Randy Hall would be proud.

CAST community theater’s annual awards are named “Randy Awards” in memory of Hall’s dedication to community theater. This year’s awards event, held Thursday evening, showcased the many volunteers who work toward sustaining the kind of theater Hall wanted for this area, one that would encourage people to come together, work hard, have fun and deliver quality theater for a variety of tastes.

Organizing a viable theater, one that would grow and develop from the work of many hands and minds, was what Hall had in mind, say the people who gathered for multiple meetings in the late 1990s to support his vision for a new community theater.

Community theater has been an asset in Anniston since 1926, when Anniston Little Theater was founded by Edel Y. Ayers. But performances came to a halt during the Depression in the 1930s.

ALT was revived in the early 1970s, with Hall as one of its enthusiastic workers. Musicals in the theater’s home – the old Anniston High School – were big and spectacular, with many participants.

In the following years, the theater’s name was changed to Anniston Community Theater. Productions with smaller casts were given in a two renovated stores at different times on Noble Street.

After ACT went out of business in 1996, there was a void felt by people like Hall who loved and needed live theater in Anniston. Hall was determined that the community tradition should continue, and the first official organizational meeting of Community Actors’ Studio Theatre was in 1999. The theater’s initial stage was The Donoho School Cafetorium.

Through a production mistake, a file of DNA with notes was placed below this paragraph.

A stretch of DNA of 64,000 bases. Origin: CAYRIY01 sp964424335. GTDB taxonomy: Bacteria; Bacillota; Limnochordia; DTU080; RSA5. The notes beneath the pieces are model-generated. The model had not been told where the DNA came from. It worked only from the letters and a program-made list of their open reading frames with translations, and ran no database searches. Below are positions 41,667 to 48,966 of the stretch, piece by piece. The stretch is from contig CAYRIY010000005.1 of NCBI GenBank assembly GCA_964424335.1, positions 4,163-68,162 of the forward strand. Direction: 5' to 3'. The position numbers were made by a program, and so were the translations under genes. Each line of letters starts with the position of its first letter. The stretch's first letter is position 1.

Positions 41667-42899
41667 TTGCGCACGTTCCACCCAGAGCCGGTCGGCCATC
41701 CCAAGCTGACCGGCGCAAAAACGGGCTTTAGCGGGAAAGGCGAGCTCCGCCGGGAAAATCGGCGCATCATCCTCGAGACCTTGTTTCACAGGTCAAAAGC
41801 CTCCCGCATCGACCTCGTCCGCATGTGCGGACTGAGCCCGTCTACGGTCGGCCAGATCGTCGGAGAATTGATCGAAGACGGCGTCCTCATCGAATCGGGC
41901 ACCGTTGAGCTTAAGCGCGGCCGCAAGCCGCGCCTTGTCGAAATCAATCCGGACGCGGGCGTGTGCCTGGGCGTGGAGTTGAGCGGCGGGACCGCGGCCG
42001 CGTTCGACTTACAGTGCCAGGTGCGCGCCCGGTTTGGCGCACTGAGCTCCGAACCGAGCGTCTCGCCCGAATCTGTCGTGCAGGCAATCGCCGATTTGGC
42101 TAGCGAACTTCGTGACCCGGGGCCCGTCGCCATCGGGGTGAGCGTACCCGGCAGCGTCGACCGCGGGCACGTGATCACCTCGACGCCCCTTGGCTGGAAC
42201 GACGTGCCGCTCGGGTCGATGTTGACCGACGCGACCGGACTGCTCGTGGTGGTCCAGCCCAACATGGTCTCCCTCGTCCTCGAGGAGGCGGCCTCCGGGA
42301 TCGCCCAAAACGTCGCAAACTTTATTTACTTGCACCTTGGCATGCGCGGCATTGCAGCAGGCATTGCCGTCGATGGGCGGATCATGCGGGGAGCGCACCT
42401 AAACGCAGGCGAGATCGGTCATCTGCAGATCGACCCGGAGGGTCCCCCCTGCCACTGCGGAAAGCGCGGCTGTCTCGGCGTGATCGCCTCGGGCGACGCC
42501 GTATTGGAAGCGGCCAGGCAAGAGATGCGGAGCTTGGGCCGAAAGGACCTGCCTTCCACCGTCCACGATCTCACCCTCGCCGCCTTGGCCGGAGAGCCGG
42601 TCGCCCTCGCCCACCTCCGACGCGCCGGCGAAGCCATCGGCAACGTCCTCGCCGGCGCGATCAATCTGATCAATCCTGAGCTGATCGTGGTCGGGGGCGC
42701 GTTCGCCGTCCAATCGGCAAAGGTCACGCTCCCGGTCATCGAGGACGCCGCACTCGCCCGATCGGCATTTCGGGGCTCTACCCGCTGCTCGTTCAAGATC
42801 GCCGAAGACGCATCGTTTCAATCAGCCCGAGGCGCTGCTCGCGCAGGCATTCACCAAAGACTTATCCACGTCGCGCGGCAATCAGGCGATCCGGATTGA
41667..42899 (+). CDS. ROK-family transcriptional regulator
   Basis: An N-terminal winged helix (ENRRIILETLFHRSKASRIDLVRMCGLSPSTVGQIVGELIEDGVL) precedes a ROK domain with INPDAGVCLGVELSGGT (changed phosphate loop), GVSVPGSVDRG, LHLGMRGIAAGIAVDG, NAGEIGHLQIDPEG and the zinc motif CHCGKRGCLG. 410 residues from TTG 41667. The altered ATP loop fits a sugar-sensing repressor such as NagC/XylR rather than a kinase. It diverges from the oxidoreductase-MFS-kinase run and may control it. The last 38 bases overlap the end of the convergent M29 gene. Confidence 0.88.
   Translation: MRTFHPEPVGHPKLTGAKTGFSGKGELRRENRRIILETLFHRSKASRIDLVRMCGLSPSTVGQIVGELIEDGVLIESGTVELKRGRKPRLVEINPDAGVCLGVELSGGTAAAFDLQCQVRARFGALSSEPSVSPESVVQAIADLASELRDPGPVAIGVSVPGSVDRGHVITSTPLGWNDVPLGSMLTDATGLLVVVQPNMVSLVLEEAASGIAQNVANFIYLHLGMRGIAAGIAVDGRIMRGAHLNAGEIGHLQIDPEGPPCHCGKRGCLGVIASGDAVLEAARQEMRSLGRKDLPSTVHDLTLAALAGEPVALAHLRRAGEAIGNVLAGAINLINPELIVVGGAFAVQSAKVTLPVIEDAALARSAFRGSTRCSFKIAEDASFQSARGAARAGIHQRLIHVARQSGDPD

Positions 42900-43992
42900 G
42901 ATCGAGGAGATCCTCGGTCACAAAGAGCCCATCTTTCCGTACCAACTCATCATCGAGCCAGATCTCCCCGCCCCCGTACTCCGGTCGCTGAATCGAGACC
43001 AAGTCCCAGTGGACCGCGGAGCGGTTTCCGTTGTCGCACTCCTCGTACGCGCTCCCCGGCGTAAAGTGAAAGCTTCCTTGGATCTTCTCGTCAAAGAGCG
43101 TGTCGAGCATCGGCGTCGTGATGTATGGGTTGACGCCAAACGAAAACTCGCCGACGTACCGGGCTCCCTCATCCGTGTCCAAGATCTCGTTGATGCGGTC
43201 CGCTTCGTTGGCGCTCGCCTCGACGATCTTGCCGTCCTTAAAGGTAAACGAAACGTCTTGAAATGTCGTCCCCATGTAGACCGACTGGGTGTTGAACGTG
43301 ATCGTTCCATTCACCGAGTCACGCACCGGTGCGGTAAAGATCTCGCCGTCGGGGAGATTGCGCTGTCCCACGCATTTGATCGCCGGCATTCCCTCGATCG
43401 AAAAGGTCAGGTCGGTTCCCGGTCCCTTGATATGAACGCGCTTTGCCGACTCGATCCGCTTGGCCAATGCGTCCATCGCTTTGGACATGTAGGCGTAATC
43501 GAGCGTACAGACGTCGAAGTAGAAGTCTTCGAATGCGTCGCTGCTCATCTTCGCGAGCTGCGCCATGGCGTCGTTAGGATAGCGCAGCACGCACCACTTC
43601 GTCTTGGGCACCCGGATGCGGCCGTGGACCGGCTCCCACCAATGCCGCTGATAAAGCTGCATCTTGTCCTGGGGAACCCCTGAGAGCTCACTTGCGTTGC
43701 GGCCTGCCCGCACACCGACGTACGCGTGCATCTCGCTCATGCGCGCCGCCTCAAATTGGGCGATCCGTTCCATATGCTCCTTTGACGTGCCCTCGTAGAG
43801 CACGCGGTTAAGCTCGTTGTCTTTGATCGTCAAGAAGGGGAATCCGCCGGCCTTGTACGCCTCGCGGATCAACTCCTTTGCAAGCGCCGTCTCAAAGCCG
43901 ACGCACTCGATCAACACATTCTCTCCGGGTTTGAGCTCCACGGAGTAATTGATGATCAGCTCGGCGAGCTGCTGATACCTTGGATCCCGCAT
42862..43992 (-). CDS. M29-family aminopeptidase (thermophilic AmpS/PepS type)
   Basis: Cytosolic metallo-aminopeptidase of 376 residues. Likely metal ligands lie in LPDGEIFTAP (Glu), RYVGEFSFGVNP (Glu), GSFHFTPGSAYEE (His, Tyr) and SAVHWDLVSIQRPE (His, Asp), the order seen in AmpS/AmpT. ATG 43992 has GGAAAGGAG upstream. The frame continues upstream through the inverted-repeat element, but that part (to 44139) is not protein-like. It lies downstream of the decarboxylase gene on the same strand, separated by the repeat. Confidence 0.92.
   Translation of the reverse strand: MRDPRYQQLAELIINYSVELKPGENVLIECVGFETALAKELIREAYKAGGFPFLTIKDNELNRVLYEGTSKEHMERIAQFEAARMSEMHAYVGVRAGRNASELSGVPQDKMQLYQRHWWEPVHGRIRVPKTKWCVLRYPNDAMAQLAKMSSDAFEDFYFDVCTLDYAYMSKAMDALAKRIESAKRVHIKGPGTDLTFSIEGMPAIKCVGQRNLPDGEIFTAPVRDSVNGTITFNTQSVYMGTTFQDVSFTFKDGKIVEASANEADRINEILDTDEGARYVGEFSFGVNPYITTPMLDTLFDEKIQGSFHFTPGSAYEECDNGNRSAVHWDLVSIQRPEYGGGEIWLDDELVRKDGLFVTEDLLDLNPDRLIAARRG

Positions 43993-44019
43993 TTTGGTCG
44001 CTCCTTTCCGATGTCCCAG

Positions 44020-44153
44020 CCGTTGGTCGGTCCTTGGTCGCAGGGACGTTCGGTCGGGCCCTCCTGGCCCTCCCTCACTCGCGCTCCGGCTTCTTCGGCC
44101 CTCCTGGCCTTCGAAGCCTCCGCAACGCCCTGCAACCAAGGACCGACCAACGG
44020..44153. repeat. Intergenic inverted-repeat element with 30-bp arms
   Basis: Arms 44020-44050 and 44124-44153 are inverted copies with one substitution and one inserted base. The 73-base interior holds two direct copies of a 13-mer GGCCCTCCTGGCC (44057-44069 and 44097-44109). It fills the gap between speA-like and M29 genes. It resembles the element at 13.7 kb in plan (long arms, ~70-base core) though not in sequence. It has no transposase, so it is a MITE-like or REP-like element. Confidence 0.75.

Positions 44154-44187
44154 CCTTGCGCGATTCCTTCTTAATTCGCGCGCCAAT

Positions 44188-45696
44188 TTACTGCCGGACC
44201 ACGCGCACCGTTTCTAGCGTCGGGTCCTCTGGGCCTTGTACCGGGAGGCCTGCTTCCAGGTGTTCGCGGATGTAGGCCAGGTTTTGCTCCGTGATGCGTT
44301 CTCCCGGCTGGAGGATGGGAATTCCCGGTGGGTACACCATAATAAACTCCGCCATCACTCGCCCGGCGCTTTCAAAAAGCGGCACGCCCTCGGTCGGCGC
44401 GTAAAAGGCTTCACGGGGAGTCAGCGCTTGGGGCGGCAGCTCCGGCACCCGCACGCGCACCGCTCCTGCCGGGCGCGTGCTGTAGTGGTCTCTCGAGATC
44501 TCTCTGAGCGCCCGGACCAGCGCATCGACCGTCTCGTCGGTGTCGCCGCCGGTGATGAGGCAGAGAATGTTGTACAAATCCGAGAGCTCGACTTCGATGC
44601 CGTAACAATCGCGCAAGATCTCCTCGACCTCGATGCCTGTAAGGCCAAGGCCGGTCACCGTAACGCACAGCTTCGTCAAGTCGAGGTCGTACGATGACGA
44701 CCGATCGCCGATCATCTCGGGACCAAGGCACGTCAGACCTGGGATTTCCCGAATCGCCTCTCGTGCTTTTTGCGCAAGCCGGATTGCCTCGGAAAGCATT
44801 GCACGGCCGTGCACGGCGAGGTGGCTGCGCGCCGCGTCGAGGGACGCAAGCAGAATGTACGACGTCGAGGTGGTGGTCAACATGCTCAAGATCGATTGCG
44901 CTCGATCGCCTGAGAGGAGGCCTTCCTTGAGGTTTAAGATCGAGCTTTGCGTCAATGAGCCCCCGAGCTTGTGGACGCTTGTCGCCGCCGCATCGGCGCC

On Thursday night, 90 CAST patrons gathered at Classic on Noble for the ninth annual Randy Awards. Hall would think it quite important that CAST is now a part of so many people’s lives.

Surprises and delights among winners

After welcomes from Board President Howard Johnson and Mistress and Master of Ceremonies Jean Ann Oglesby and Vice Mayor Seyram Selase, the presentation began. The receiving of awards was exciting enough, but CAST Kidz and singers Steve Campbell and Lisa Wade kept the evening lively with song.  

Trophies, designed with the comedy and tragedy masks, for supporting roles in a play went to Debby Mathews, Ramsey Whitney and Matt Burleigh. For supporting roles in a musical, award winners were Keith Owens, Ray Couther and Scott Whitney.

Theater cannot exist without technicians. Winners for the Golden Nuts & Bolts Award were Matt Burleigh, Glenn Davenport, Cammy Johnson, Jacquie Tessen.

The President’s Award was presented to Sherry French, an individual who assists artistic director Kim Dobbs with CAST Kidz and is always on the job to help out in other ways, Johnson said.  

The Randy for Best Actress in a Play went to Hayley Long, who met the challenge of playing three roles in “The 39 Steps.” Best Actor in a Play went to David Rice. Best Actress in a Musical went to Maggie Beam, and Mike Tyson was given the Randy for Best Actor in a Musical.

The IBC Award, in honor of set builder David Montgomery, went to Steve Campbell. The Director’s Award went to Brooke Hunter.

Each year, a silver bowl engraved with the recipient’s name is award to the volunteer exhibiting the highest degree of dedication throughout several years’ time. The Edel Y. Ayers Award went to Mike Stedham, who was one of CAST’s founding members. His qualities of motivation and drive for community theater’s progress are similar to those of Mrs. Ayers, it was said Thursday night, with regard to fundraising, directing mystery plays in partnership with CAST,  set construction, serving as board  president for five years and coming up with new ideas for selling season tickets.

Recognition for Dobbs was given with special fanfare when Campbell sang his reworked version of “My Way,” popularized by Frank Sinatra. The song title Thursday evening was “Kim’s Way,” and it was met with loud applause and a big thank-you from Dobbs, who now moves on to begin her 10th season of directing at CAST.